Real Time Communication
The internet has changed the face of veterinary education. Today, veterinarians no longer have to travel to earn continuing education credits necessary to maintain their licenses. Continuing education comes to them though their computers. This year, the keynote speaker addresses at the annual Veterinary Cancer Society Meeting were streamed live to members unable to attend. Additionally, several internet based companies offer on-demand veterinary continuing education opportunities.

The veterinary world is indeed flat and that means your pet can get excellent veterinary care from a veterinarian in your neighborhood or from a specialist somewhere a long way from home!


AMC Resident Research Abstract Presentations

January 15, 2014

veterinary researchJust before Christmas, The Animal Medical Center held its annual residents research abstract presentations. As part of their specialty training, residents are expected to design, execute and report on research in their area of clinical specialty, and this mini-conference provided a forum for exchange of the knowledge gained from research between members of The AMC medical staff. The AMC performs a very specific type of research – clinical research. This means we study diagnostic testing, new treatments and procedures in the patients we care for as part of our effort to improve the health and well-being of our patients. We do not test or treat any animal for the sake of “research.”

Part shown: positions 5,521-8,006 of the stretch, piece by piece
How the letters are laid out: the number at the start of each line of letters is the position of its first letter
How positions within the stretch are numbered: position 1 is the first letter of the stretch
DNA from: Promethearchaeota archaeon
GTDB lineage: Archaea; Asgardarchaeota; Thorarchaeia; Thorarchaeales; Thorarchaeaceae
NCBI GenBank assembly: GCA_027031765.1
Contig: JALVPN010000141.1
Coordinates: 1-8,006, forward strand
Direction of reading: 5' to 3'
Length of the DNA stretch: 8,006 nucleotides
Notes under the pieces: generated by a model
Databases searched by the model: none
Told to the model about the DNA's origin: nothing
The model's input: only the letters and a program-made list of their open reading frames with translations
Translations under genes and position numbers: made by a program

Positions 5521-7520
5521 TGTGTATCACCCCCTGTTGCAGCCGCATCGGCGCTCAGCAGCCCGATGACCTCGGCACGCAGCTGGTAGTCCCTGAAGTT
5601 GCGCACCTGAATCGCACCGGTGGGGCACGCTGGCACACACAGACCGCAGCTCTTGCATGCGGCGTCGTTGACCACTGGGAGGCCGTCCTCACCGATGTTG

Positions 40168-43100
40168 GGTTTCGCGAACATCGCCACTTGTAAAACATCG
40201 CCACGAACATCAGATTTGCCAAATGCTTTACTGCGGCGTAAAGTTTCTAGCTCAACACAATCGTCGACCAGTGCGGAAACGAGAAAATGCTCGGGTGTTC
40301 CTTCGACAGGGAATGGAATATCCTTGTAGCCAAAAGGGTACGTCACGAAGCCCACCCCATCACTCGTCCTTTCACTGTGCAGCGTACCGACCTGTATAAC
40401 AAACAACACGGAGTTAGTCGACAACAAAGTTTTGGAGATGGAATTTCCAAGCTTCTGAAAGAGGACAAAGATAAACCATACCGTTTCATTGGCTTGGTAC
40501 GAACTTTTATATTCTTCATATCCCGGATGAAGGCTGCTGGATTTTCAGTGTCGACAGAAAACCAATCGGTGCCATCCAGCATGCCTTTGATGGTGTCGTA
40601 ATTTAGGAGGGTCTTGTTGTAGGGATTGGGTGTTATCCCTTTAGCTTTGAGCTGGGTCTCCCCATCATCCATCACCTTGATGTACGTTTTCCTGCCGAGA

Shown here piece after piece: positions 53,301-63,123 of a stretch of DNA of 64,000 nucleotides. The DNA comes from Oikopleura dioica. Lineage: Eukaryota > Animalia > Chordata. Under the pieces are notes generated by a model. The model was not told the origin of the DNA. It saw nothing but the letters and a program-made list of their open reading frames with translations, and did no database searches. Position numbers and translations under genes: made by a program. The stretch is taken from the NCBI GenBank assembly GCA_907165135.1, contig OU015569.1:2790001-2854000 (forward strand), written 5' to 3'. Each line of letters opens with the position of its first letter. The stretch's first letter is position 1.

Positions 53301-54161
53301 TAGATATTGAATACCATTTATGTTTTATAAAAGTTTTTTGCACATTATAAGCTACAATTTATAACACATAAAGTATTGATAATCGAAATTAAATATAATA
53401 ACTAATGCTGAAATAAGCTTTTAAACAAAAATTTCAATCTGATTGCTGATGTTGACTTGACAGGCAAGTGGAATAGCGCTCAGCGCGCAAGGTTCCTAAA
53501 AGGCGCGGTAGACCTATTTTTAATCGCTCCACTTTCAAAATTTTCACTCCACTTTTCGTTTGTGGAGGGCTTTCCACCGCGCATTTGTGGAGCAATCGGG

Caspary Research Institute